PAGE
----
Thanksgiving

A Spicy-Hot Cranberry Chutney With a Life Well Beyond Thanksgiving

November 16, 2016

If you love your Aunt Mabel’s cranberry sauce as is, then this chutney won’t convince you to change. But if you’ve been longing for something a little bit different at the Thanksgiving meal—or searching for a place to incorporate a more diverse range of flavors—then this is just the dish.

The cranberry and orange are familiar and classic, but the candied ginger adds heat and excitement, the sweet raisins balance the tang of the fruit and the cider vinegar, and the mustard seeds create little textural explosions. I toast them, along with dried turmeric and fresh and ground chile, as I sauté the onions (a lot of onions) and before I add in the cranberries and the ginger, so that their flavors can permeate the sauce as it cooks.

Most often, I serve this chutney in the winter months as a complement to cheese—the stronger the better (try a gorgonzola picante or a sharp aged sheep’s milk cheese). But it's a great complement to that pride of Thanksgiving, a beautiful, properly roasted turkey.

If you’ve been longing for something a little bit different at the Thanksgiving meal, then this is just the dish.

Of course, like everyone, my favorite part of Thanksgiving is the leftovers, especially in the form of a sandwich pressed in a panini press. I thinly slice the turkey, layer it with mashed potatoes and gravy, and then, as the final but crucial element, slap in some of the cranberry chutney to fully balance out the meal.

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So eat it during Thanksgiving, yes, but make sure you make enough to have leftovers. It keeps a while and is an excellent condiment to have on hand throughout the holiday season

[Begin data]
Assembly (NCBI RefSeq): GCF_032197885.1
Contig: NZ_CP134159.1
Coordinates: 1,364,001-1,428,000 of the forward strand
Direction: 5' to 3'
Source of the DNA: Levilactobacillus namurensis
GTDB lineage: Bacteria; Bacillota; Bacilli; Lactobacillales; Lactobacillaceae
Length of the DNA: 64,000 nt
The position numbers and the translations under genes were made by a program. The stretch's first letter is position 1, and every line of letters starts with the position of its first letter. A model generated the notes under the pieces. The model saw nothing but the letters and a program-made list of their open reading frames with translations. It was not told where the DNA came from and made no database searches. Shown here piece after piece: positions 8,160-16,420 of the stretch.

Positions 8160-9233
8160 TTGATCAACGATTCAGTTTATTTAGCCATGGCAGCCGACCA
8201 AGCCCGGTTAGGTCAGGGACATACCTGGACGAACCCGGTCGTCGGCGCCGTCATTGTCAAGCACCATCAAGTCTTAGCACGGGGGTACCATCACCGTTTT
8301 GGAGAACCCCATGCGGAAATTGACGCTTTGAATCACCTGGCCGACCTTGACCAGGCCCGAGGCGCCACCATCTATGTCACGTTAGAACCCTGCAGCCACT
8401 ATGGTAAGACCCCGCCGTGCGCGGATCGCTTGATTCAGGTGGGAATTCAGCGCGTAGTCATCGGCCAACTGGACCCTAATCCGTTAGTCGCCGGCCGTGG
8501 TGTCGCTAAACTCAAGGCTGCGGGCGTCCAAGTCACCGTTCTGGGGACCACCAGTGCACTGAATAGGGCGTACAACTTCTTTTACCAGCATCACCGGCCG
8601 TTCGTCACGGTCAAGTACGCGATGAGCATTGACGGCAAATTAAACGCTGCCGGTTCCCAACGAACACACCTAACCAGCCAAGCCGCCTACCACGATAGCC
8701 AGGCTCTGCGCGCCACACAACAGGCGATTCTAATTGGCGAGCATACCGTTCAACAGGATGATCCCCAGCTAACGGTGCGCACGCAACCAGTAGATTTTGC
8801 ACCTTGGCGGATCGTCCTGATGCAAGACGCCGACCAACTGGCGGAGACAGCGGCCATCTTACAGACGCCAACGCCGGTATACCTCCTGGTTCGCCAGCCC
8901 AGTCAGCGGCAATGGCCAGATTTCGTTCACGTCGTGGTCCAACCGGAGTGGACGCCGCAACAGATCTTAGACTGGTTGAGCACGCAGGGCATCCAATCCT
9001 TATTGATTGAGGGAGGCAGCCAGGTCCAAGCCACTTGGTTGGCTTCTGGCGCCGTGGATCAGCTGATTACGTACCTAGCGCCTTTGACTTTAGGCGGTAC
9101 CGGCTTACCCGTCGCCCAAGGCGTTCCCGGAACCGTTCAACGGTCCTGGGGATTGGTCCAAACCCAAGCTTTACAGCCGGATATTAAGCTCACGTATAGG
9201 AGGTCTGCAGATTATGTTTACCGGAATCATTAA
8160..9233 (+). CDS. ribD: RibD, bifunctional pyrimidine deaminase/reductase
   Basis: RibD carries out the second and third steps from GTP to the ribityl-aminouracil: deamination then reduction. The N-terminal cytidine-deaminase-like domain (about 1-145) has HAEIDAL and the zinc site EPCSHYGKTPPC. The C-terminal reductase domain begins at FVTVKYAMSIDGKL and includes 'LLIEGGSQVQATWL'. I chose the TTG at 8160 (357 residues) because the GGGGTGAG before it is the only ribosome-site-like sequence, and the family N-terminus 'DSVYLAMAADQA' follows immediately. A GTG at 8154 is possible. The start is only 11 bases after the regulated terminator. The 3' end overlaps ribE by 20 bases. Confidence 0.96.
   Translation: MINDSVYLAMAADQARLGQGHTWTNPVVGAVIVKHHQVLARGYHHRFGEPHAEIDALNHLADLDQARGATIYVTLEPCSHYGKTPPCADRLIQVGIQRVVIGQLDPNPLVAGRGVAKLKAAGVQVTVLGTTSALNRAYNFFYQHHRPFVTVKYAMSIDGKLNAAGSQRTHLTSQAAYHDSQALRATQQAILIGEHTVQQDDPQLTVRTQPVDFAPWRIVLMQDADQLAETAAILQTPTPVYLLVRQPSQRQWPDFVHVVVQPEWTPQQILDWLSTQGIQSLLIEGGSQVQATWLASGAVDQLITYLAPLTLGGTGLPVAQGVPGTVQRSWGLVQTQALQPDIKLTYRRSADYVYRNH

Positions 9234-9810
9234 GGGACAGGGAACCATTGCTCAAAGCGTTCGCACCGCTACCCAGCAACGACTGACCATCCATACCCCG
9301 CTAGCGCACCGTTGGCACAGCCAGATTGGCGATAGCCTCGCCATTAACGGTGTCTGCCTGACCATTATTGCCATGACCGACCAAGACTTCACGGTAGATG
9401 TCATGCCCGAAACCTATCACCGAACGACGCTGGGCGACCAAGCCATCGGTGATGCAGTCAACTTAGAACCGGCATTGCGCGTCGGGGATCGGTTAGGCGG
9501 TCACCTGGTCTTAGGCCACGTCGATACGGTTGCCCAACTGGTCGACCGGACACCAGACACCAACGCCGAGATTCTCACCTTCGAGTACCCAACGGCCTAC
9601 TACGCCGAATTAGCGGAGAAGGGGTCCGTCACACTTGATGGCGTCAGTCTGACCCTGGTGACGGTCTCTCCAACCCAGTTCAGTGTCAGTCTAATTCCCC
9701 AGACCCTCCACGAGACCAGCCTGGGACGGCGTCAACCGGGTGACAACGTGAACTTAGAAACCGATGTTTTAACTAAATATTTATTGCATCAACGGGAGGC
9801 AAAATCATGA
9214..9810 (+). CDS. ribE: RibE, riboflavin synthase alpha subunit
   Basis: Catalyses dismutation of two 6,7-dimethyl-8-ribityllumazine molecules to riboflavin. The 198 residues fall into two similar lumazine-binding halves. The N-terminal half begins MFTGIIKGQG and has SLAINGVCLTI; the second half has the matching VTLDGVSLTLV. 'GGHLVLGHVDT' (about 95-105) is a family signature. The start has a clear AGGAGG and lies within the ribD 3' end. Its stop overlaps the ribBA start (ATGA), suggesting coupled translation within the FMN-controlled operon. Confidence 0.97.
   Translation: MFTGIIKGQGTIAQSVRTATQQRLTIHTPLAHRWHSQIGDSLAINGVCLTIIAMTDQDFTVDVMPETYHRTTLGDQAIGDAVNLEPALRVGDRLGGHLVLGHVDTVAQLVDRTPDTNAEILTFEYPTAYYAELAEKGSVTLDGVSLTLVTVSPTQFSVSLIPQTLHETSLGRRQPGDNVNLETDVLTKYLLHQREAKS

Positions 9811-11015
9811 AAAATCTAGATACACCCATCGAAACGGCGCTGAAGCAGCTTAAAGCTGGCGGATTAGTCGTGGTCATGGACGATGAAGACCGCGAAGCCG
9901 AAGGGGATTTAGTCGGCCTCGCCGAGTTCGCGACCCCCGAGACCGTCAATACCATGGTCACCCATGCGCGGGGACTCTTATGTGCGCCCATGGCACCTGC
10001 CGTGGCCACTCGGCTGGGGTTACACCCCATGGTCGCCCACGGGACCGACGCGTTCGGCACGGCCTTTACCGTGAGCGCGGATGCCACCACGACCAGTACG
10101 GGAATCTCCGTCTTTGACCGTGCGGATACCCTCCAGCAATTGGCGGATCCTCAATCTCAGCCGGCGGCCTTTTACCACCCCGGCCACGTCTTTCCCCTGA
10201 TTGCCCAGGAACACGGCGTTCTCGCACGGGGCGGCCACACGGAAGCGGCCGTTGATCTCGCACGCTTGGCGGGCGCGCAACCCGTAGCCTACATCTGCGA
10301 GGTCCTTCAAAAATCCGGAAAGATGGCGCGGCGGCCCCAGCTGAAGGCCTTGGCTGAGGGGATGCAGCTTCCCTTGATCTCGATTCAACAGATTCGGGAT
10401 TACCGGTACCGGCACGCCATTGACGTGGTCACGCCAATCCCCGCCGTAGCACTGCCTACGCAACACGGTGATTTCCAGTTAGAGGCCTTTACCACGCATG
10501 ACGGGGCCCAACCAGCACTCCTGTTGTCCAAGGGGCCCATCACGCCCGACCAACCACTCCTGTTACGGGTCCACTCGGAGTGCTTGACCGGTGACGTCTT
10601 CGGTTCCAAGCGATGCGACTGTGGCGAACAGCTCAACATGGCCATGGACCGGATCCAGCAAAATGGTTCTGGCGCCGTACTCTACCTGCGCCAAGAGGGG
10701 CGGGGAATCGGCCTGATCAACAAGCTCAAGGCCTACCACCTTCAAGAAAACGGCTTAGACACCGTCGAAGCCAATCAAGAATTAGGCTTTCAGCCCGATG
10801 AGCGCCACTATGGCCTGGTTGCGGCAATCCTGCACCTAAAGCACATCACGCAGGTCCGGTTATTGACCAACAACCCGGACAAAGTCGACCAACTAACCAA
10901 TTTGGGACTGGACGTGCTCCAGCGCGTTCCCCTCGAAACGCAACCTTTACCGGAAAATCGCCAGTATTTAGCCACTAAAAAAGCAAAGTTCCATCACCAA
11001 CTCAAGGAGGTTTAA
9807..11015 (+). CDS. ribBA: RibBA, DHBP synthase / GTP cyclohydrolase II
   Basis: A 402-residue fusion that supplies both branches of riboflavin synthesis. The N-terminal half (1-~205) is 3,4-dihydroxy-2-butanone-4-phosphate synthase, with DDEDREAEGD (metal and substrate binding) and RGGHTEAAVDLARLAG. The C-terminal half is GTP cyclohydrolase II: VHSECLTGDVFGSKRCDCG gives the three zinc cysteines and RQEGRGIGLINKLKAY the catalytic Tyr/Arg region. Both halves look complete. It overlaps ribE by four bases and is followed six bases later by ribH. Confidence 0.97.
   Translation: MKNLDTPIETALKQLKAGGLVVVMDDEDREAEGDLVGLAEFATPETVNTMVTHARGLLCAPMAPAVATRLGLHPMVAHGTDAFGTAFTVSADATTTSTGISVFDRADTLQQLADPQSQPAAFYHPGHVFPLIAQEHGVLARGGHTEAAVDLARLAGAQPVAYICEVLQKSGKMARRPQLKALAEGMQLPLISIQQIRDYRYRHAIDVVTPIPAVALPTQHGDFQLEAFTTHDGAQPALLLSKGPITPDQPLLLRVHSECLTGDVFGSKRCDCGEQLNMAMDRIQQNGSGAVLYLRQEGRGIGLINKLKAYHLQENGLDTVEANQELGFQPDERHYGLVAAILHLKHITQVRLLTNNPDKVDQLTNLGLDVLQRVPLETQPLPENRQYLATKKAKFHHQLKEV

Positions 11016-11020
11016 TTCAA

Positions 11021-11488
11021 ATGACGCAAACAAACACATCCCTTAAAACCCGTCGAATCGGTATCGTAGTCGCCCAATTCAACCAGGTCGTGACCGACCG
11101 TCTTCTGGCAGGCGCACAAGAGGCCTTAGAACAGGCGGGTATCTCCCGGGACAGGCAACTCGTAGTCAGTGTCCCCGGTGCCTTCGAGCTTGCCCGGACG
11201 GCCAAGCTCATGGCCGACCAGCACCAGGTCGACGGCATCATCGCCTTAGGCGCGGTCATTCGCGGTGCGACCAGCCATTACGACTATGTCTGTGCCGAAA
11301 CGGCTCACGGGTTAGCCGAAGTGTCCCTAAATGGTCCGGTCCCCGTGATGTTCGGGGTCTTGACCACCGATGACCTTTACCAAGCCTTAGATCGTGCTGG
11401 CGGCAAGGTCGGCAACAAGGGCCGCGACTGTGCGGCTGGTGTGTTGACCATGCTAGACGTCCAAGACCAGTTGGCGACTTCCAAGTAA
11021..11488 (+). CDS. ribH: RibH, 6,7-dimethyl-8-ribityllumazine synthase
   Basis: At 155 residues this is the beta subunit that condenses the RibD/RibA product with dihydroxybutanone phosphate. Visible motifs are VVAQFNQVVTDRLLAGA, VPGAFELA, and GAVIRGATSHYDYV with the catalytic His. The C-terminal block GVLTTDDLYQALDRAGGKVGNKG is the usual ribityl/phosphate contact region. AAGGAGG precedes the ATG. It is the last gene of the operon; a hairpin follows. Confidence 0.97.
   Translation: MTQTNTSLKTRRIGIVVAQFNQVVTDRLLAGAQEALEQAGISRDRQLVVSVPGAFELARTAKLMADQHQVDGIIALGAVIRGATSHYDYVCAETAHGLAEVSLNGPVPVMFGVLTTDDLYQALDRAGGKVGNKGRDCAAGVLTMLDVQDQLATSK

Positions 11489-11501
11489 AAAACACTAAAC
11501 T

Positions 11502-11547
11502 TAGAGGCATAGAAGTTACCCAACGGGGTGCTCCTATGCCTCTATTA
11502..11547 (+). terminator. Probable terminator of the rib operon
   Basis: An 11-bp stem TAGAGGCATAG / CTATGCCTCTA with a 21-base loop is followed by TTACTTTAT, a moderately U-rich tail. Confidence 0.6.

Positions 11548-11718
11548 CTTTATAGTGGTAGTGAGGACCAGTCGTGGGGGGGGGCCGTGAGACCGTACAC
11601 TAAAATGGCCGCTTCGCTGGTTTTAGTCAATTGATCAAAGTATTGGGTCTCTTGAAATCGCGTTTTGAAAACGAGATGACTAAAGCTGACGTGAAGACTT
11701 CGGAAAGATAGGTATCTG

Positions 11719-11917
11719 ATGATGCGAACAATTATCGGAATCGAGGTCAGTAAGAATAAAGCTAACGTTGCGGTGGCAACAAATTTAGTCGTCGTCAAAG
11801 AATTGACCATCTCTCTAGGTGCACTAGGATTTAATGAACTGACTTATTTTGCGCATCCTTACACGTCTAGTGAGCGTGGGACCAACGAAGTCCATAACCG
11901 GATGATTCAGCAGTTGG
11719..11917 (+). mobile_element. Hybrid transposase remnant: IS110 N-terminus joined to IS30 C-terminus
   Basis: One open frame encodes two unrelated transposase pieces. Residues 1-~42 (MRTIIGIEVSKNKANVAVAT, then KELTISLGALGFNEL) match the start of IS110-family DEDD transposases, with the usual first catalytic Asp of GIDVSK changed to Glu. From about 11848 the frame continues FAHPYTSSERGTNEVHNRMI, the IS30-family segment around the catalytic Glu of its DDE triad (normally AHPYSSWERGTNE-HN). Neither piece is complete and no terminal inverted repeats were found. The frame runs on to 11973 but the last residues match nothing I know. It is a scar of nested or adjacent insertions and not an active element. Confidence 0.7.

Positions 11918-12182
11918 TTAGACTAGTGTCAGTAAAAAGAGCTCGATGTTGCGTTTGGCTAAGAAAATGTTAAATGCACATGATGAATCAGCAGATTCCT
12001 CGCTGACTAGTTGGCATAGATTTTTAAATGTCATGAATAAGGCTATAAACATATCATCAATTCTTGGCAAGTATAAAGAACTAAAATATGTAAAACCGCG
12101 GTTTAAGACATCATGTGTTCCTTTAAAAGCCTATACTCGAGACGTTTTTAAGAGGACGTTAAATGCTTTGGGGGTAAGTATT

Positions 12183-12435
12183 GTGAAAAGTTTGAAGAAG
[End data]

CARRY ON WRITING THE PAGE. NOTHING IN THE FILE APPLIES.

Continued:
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Top Comment:
“I make a gelled cranberry sauce, spiked with grappa. I have a turkey mold that I use to form it. Fun and delicious! ”
— kgmom
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(And if you’re wondering about the difference between chutneys and relishes, chutneys tend to be sweeter, but otherwise, the term is rather interchangeable.)

How does your family make cranberry sauce? Tell us in the comments below!

4 Comments

kgmom November 16, 2016
I make a gelled cranberry sauce, spiked with grappa. I have a turkey mold that I use to form it. Fun and delicious!<br />
 
Maya November 16, 2016
Interesting recipe & sure to be a favorite. Here's my version of it, called Cranberry Thokku /Spicy Cranberry Relish .Happy Thanksgiving! https://stirringmyspicysoul.com/2015/11/26/cranberry-thokku-spicy-cranberry-relish/
 
Nancy November 16, 2016
I couldn't agree more!<br />Have two cranberry chutneys that I love...Karonda Chatni from Julie Sahni's book Moghul Microwave (1990) has flavor notes similar to yours: <br />http://cooking.nytimes.com/recipes/6366-cranberry-pistachio-chutney-with-figs<br />And a cranberry sage chutney from Emelie Tolley in her book, Herbal Pantry (1992). That one - because of the sage - ties in even more beautifully with Thanksgiving. But if you use this one then, maybe leave sage out of your stuffing to avoid sage overkill.<br />Here's one blogger's version of the Tolley recipe:<br />http://makeitgiveit.blogspot.ca/2010/11/orange-studded-cranberry-chutney.html<br />Last, for a new taste sensation, use either of these cranberry chutneys with peanut butter, for a spicier pb&j.
 
Sarah J. November 17, 2016
Woahhh woah woah sounds like a GREAT PB&J component.